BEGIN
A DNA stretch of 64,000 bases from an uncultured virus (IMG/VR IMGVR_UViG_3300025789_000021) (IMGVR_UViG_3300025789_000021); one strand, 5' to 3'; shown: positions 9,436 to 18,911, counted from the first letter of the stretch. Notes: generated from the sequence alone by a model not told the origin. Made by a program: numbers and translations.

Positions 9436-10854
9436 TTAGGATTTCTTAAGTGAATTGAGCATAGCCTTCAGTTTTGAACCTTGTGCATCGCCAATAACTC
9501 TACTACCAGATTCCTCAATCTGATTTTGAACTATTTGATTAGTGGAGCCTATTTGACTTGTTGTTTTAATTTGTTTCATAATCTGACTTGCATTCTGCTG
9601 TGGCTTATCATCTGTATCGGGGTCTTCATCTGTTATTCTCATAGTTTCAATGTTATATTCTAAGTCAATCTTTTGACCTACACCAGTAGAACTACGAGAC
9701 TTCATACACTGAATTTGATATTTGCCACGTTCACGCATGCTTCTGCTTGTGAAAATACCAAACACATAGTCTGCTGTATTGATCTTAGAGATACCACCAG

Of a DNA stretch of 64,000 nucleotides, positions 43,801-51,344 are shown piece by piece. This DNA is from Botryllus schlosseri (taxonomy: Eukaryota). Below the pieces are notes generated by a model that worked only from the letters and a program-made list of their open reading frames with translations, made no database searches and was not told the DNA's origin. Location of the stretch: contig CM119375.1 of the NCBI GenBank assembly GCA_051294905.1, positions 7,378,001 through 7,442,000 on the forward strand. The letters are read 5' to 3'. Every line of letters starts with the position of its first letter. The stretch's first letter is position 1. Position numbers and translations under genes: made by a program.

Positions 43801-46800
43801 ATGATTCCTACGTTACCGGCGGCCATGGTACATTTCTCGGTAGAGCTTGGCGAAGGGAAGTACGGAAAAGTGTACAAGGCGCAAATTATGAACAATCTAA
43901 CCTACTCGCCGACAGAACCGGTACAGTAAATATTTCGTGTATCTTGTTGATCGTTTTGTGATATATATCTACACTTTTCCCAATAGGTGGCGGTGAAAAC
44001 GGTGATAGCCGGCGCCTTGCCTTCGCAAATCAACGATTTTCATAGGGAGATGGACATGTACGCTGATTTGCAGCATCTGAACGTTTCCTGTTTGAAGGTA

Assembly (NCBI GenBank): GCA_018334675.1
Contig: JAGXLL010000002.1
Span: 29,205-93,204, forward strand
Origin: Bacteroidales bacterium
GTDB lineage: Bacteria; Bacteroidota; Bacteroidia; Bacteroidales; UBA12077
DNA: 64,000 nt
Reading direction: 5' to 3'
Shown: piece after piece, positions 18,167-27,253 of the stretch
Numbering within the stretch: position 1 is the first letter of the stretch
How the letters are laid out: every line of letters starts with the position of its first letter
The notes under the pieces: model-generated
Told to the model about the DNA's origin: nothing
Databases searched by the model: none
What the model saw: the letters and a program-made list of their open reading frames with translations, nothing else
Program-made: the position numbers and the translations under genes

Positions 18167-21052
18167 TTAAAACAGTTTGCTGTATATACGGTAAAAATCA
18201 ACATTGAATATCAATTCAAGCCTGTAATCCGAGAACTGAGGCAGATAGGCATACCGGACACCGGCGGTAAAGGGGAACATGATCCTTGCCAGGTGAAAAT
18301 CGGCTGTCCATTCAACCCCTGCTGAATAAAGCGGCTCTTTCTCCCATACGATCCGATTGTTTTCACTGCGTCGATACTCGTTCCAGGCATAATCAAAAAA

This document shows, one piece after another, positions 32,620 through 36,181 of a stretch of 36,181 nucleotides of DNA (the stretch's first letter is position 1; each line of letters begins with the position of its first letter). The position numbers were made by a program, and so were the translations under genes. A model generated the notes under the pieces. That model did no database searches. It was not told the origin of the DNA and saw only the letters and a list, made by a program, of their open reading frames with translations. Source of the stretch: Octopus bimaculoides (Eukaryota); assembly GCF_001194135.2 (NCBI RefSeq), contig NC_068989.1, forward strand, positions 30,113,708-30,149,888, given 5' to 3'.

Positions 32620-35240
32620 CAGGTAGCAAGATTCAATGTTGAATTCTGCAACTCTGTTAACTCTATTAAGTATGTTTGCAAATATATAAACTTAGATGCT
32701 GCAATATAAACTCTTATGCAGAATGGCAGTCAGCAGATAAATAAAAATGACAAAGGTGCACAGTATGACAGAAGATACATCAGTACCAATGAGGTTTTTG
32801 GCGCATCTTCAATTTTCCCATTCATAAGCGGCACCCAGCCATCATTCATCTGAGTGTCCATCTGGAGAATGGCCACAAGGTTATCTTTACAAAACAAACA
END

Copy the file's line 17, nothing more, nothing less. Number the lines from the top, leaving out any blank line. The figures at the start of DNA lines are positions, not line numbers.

DNA: 64,000 nt